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Preparing the Personal Physician for Practice (P4)
In 2007, we were chosen as one of 14 residency programs to participate in the P4 project: a national demonstration program designed to encourage innovations in residency training to prepare graduates for family medicine in the future. In addition, in mid-2009, we were awarded a 3-year $600,000 Residency Training Grant from HRSA that we utilized in tandem with our P4 initiative. As a result of this longitudinal project we have experienced a transformative culture shift toward the aim of our P4 effort stated as: “…establish a learning lab and culture of team-based, practice-based experimentation and innovation that will result in improved quality of care and resident learning." The major areas of effort that have come out of the P4 project continue to be: 1) a fundamental, organic practice redesign with emphasis on learning about, achieving recognition and training residents in the NCQA Patient Centered Medical Home (PCMH) model and 2) the comparison of patient outcomes and healthcare disparities at our primary care practice with the new IMP-UP model.
The continuity practices within our residency program continually strive to optimize team-based care. Among the team-based features that we have built into our practice are:
- Dedicated time for team building and shared leadership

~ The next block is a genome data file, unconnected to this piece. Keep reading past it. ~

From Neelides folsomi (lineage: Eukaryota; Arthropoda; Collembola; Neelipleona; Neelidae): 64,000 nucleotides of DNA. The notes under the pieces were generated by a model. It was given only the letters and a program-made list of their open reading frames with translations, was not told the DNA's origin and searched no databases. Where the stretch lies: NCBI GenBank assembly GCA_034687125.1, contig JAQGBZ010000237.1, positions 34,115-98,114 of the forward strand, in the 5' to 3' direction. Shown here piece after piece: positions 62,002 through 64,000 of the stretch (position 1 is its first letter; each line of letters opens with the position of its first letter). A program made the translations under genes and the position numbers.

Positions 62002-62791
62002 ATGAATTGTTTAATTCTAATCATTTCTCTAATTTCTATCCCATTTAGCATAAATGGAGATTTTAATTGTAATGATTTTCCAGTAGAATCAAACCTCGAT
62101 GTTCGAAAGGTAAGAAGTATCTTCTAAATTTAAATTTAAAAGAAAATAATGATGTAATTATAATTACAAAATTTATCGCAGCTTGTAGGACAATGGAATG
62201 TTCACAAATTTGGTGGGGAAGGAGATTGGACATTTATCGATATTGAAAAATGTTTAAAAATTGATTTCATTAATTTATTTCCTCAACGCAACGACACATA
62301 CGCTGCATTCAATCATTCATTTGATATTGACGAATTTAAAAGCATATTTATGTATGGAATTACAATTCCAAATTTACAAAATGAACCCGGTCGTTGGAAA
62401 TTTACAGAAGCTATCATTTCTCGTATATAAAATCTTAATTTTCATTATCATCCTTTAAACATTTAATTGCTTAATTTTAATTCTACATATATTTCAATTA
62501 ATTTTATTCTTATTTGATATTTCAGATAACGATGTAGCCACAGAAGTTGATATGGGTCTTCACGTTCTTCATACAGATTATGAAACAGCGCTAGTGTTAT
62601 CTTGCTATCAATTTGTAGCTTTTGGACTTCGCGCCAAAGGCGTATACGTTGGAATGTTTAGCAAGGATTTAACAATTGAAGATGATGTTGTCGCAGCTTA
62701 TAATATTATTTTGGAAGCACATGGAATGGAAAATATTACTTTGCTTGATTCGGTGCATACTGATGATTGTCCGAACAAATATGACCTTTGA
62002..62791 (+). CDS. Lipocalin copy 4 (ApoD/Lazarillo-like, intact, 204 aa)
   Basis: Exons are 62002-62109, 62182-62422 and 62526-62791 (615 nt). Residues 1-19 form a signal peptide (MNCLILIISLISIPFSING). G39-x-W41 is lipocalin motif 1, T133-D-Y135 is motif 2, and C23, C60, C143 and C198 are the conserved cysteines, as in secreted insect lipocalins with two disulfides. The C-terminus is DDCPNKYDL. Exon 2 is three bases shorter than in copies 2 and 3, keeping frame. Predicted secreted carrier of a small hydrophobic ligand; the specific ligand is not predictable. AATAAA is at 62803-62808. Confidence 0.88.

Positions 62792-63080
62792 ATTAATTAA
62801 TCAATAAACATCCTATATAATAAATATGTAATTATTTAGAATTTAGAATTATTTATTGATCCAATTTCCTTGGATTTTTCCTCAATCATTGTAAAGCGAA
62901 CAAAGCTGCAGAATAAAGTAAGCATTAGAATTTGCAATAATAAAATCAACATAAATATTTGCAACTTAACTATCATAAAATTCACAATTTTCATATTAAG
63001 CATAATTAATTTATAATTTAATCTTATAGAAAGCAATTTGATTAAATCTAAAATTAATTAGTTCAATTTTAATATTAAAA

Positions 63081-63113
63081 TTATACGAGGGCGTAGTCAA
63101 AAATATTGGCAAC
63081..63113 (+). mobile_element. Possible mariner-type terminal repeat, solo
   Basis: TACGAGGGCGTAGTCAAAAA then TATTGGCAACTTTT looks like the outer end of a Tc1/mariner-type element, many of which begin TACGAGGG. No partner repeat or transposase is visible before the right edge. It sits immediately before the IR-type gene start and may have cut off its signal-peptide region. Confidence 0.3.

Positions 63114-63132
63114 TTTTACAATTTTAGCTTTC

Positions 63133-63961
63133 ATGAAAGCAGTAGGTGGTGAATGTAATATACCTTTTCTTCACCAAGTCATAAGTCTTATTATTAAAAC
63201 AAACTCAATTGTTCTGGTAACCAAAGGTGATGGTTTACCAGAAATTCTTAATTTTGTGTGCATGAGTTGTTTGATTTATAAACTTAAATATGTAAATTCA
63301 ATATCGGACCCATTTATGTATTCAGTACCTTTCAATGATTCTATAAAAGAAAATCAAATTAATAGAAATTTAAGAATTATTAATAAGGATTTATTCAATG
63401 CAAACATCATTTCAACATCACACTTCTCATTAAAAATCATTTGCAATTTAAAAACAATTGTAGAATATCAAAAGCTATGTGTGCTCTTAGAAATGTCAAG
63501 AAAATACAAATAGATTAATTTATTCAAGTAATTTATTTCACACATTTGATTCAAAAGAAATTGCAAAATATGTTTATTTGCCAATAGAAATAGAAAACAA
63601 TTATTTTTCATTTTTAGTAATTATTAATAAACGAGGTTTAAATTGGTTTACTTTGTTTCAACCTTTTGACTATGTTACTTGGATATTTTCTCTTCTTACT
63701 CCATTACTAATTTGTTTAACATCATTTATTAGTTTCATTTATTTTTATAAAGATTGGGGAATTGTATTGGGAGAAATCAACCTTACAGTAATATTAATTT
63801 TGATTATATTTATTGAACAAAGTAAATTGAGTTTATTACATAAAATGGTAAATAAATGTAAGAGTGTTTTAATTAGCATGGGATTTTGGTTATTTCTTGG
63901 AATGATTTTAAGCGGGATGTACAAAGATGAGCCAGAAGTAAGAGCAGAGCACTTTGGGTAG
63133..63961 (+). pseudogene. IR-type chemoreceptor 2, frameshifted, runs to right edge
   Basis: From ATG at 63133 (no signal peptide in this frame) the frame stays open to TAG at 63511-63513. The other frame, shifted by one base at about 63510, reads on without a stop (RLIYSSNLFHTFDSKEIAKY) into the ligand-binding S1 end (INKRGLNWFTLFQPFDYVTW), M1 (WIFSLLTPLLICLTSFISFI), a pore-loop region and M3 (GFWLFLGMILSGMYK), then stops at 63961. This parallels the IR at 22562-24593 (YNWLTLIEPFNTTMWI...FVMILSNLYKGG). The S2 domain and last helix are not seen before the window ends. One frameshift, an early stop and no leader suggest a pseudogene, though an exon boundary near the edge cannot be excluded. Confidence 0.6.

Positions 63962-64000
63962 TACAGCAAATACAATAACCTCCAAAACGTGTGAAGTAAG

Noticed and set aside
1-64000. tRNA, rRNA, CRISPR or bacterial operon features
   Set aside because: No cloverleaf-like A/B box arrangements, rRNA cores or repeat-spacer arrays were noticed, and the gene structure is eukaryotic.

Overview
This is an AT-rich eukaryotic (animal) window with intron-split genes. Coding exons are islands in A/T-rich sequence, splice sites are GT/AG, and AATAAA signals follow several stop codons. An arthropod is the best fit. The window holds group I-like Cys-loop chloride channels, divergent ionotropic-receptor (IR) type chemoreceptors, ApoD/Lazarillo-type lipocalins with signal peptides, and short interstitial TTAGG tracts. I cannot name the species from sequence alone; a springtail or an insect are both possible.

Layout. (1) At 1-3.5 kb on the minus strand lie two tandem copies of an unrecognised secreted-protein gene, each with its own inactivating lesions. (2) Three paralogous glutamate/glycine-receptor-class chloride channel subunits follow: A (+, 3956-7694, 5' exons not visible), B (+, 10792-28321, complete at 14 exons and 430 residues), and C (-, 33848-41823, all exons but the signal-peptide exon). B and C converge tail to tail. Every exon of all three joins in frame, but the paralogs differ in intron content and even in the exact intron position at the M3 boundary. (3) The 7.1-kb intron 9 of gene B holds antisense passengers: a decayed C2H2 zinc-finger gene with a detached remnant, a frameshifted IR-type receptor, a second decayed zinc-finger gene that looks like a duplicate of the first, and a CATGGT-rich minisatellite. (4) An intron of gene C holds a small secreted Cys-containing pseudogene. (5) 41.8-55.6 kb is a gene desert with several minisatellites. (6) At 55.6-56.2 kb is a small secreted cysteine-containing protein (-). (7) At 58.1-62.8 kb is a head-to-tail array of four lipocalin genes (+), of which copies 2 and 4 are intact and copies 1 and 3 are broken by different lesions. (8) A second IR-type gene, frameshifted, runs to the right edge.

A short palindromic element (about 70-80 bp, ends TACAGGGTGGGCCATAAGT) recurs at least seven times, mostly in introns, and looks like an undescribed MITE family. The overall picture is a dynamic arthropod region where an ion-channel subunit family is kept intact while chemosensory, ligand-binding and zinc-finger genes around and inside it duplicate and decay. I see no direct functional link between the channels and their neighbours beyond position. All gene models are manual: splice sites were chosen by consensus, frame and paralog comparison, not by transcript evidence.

- Chronic Care Model teaching afternoons
- Collaboration with community-based organizations
- Group visits focusing on diabetes, pain mangement, smoking cessation and depression
Behavioral Health Services (BHS)
The departmental practice hosts an on-site behavioral health satellite of the Department of Psychiatry. Residents refer patients to behavioral health practitioners and the psychiatrist. To enhance the experience for the residents, therapists, and patient families, joint meetings can be conducted on site with all providers. This collaborative experience develops the residents’ knowledge, skills, and attitude about how to work successfully with mental health practitioners.
“Recently one of my patients retired and decided that he could no longer afford his COBRA insurance coverage. Without telling his providers, he decided to discontinue his psychotropic and blood pressure medications in preparation for not being able to afford them. When the patient told me about his decision during what he said might be our "last session" (because he would no longer have coverage), I discussed Strong Memorial Hospital and Highland Hospital Charity Care and the $4 prescription list. He was meeting with Elder Source a week or so later to discuss his options and I called to check in after that meeting. At that time the patient said that he was shaky and sweaty without his medications. I tasked Dr. Lurie with an update and he called our patient within an hour and prescribed high blood pressure medication off the $4 list. The patient is able to continue seeing all of his providers as we processed his Charity Care application. I know that my patient felt cared about when his doctor called him at home concerned and willing to problem-solve.”
–Lacy Morgan-DeVelder, staff Marriage and Family Therapist for Behavioral Health Services (BHS) at Highland Family Medicine Center